Morning Prayer in the cathedral. Prepped for the midday Mass. Updated and revised the text of an Easter homily from a earlier for use this weekend at the cathedral. Participated in a two-hour training/tutorial on our new database system given by our coach/consultant Pete Sherman. Celebrated and preached the liturgy for Holy Wednesday. Lunch at home. Leftovers. Processed a short stack of emails. Made my pre-Easter confession (to a retired priest whom I recruited for special duty). Read and made some notes on a substantial draft response from the Executive Council to a document on ecumenism from the "faith and order" section of the World Council of Churches. The draft has been circulated for comment by the Executive Council. Took note of a message from another diocese regarding a disciplined (or, in this case, restored) member of the clergy. Bishops get a pretty steady supply of such notices. Responded substantively via email to a pastoral issue raised by one of our

Tuesday in Holy Week

Daily and weekly task planning at home. Morning Prayer in the cathedral. Consulted with the Archdeacon over a small array of emerging and ongoing concerns, administrative and pastoral. Followed through by email with some administrivia related to a couple of those concerns. Took a brisk walk down Second to South Grand, over to Spring, and back up. Read and made a few notes the ten-page document that sets out the terms of a proposed full-communion agreement between the Episcopal Church and the United Methodist Church. (I have a lunch appointment with the Methodist bishop on Thursday.) Operated on the text of a Good Friday homily from several years ago toward the end of re-deploying it this week at the cathedral. Attended Mass in the cathedral chapel for Tuesday in Holy Week. Lunch at home. Leftovers. Made some final decisions with respect to a new round of official portraits that will soon be made available (including a legacy B&W for the rogue's gallery in the conferen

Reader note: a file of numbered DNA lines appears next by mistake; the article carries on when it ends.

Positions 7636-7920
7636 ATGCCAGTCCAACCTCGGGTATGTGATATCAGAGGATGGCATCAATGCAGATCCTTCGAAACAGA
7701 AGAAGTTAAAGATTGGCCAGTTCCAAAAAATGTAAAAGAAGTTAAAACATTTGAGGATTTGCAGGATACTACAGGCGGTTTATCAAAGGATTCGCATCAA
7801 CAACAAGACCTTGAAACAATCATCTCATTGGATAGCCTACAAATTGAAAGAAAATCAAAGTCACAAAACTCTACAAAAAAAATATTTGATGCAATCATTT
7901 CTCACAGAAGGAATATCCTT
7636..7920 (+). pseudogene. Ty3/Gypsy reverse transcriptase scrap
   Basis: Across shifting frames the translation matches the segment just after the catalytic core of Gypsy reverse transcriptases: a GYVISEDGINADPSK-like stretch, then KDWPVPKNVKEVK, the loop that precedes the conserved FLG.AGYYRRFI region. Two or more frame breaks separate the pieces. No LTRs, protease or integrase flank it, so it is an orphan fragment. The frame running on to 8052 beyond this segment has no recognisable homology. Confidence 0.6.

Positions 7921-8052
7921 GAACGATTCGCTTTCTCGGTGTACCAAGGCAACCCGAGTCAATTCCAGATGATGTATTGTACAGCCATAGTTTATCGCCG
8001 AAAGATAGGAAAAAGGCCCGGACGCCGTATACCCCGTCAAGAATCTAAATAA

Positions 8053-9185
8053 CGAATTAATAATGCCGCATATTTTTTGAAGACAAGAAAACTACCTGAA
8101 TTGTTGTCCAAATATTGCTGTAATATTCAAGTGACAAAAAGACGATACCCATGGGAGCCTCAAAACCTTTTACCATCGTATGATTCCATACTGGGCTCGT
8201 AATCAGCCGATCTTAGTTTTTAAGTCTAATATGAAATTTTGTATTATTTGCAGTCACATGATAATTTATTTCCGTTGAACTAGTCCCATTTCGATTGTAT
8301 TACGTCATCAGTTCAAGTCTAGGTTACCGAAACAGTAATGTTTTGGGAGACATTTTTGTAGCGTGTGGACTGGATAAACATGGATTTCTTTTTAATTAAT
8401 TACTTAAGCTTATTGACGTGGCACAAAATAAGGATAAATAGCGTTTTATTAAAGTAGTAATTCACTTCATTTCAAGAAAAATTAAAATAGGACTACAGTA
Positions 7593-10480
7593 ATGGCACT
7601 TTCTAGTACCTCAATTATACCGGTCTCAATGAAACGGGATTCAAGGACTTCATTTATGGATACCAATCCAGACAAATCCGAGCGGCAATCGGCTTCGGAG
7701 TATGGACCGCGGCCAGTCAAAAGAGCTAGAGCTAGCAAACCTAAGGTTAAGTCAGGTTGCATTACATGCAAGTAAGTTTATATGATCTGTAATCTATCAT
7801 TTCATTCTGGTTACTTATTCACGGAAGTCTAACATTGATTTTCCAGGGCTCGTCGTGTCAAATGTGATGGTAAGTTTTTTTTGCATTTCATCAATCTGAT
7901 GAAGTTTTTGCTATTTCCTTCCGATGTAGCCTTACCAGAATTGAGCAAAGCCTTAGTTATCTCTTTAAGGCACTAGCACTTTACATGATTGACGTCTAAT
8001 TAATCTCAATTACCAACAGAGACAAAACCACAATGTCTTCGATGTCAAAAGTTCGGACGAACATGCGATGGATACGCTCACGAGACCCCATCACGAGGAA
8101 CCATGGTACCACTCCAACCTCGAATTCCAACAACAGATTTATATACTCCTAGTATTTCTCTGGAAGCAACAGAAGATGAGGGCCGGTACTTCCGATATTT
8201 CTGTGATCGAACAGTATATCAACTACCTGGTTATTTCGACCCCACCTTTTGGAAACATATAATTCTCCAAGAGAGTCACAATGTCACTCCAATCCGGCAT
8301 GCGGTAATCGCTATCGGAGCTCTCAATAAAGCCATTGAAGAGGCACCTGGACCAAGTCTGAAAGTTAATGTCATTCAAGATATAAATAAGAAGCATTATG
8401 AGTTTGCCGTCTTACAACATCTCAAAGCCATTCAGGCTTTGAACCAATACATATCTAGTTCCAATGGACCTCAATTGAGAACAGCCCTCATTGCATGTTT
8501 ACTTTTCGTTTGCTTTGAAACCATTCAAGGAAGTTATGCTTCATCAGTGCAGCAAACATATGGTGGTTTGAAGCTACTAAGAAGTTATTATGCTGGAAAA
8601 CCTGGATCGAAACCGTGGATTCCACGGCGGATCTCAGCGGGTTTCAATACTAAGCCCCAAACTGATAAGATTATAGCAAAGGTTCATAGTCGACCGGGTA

Palm Sunday

It has been my custom since taking up my current ministry to spend all of Holy Week, from Palm Sunday through Easter, at my "home church," i.e. St Paul's Cathedral in Springfield. So I presided at the two liturgies this morning, while Dean Andy Hook did a fine job of preaching. Palms were blessed, the Passion was dramatically read, the Eucharist was celebrated. This is my 40th Holy Week using the full traditional rites of the 1979 Prayer Book. What a joyful privilege.

Saturday (Wm. Augustus Muhlenberg)

The main event of the day was the annual Chrism Mass at the cathedral. I arrived at the cathedral-office complex around 9:30 ahead of an 11am liturgy. Bishop Tony Clavier preached, using an image none of us who heard it will soon forget. The clergy renewed their ordination vows, we celebrated the Eucharist, and we consecrated the Oil of Chrism and the Oil of the Sick. It was all capped off by a luncheon for the clergy and spouses. A wonderful time of collegiality.

Friday (St Tikhon)